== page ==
Why David Bowie will never really die

Why David Bowie will never really die

imageD avid Bowie left this Earth three years ago today (10 January) and he would have turned 72 on Tuesday (8 January). But of all the musical legends who have died in the last decade, Bowie feels strangely present and alive, thanks to both the internet and the alternative worlds he created which still exist for his fans. I imagine most people discovered, or will discover, Bowie as teenagers, and to us he said this: you can be who you want. You don’t have to be this way or that way, this kind of boy or that kind of girl. You can be a kook, or a rebel, or quiet and reclusive. You can have mousy brown hair, or fiery red hair, or a golden orb on your forehead. And then you can change.For his cultural contribution and influence went far beyond the riffs, the melodies and the chords.

From the first single he released after changing his name from David Jones to David Bowie – the glorious “Can’t Help Thinking About Me”, which he described as a “beautiful piece of solipsism” – Bowie explored existentialism and the self, both within and outside of Earth’s cultural binaries, but also on a cosmic scale, with his obsession with alien life and science fiction. He explored, confronted and challenged ideas and tropes about identity and transformation, the central concerns of many adolescents.For monthIn breaking his own “suburban curse”, as he put it, Bowie ushered multiple generations of people to do the same. Often, he wrote about loneliness and isolation, a feeling of falling to Earth and not really knowing what’s going on, and either leaving it there and revelling in nihilism or exploring its treatment: connection.Has any other artist transmitted more creative freedom to their fans? Or had something more meaningful or profound to say about identity? Bowie took himself and his life seriously as a subject, but, crucially, avoided groan-inducing pretension by spiking his art and commentary with humour and silliness (“The Laughing Gnome”, anyone?). He was also deeply self-aware.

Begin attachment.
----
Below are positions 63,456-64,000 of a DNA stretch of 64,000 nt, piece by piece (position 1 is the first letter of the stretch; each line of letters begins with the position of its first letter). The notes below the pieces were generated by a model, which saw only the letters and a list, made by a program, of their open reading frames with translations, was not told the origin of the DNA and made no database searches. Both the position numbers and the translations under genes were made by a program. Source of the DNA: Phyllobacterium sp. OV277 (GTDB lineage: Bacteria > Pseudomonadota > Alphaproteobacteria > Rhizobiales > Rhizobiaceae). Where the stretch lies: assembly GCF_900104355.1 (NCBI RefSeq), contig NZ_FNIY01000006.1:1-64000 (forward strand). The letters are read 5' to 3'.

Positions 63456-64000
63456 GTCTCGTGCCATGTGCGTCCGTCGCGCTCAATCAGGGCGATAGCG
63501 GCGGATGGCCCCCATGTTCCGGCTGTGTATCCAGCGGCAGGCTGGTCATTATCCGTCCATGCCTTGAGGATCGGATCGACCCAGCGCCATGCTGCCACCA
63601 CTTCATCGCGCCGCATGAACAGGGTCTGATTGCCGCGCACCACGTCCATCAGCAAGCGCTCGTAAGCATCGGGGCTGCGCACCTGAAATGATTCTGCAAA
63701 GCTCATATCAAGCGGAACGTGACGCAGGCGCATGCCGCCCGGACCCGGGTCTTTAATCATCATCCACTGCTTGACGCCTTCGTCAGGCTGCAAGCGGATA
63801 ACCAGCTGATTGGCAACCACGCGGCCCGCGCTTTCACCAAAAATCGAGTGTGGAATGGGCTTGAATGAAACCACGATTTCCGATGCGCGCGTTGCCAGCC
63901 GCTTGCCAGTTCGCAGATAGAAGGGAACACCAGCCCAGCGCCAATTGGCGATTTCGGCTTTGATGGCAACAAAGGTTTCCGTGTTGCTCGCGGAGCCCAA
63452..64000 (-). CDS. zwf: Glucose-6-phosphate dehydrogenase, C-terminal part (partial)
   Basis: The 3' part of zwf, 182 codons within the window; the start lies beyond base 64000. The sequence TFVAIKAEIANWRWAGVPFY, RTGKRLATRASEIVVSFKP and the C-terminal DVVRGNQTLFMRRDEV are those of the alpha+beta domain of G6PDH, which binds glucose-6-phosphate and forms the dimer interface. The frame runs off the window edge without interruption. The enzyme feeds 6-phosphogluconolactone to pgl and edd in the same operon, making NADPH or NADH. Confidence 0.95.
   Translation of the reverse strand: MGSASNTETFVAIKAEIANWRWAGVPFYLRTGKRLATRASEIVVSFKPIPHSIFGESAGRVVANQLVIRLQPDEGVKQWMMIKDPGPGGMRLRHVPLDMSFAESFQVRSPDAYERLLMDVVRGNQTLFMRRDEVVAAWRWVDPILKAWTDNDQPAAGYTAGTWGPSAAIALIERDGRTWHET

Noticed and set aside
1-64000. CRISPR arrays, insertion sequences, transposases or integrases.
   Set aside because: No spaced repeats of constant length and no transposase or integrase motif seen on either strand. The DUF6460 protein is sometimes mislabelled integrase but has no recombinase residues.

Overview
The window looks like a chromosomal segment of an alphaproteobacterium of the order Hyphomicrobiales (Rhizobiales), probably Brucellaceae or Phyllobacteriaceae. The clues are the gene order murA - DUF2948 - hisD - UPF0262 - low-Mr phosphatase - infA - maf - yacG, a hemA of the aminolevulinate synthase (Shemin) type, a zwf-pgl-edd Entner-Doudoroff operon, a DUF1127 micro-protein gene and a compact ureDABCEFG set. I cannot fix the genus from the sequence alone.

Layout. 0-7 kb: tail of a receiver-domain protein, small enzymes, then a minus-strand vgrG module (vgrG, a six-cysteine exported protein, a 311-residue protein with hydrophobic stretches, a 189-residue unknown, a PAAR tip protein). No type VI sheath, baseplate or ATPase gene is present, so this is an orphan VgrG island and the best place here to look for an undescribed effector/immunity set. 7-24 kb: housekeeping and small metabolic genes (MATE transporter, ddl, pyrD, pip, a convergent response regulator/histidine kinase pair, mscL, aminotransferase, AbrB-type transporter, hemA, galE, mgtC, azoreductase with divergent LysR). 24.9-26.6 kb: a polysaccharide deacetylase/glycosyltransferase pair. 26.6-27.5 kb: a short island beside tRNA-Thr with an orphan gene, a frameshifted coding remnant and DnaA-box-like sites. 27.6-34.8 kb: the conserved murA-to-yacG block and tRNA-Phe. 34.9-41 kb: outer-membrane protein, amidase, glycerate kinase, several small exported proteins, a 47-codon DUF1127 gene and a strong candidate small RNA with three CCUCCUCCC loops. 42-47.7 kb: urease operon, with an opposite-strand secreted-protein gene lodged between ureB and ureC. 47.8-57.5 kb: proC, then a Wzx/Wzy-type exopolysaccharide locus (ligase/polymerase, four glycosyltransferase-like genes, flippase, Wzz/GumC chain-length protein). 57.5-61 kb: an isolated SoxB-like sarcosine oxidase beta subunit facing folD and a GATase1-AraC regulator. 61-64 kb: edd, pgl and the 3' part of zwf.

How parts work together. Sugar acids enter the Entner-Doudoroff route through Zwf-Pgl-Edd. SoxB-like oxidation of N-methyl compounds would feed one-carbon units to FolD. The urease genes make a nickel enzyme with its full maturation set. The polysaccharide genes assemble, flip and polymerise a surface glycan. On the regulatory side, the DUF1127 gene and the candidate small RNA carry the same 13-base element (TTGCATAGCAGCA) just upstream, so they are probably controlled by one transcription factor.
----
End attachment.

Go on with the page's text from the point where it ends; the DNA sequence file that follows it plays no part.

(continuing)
He said he started wearing costumes because he wasn’t sure if he even had a personality. “I always had a repulsive need to be something more than human.”Essentially, his legacy lives on because he changed the way people felt about themselves and the world. And not in a flash-in-a-pan way.

When swayed here and there by this and that, I often think of his singularity and force, and ape his spirit to forge ahead. Be more Bowie.

For me, there are no other artists I summon in this way, and I imagine I will do so in perpetuity.

For many of the ideas and values we fold into ourselves in adolescence run through us like writing in a stick of rock..

Celebrate the  relationship between two!

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